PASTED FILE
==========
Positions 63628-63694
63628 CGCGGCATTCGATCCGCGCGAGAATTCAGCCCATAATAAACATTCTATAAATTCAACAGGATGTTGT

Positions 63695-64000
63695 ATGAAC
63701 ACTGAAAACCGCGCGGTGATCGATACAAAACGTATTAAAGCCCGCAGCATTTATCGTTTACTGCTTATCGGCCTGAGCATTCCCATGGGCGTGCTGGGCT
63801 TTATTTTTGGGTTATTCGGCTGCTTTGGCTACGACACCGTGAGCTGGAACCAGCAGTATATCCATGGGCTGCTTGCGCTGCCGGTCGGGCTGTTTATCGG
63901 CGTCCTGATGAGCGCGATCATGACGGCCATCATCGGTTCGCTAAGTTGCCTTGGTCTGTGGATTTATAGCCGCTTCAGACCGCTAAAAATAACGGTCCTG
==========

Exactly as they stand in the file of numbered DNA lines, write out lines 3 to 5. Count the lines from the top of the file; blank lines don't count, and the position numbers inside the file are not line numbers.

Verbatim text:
Positions 63695-64000
63695 ATGAAC
63701 ACTGAAAACCGCGCGGTGATCGATACAAAACGTATTAAAGCCCGCAGCATTTATCGTTTACTGCTTATCGGCCTGAGCATTCCCATGGGCGTGCTGGGCT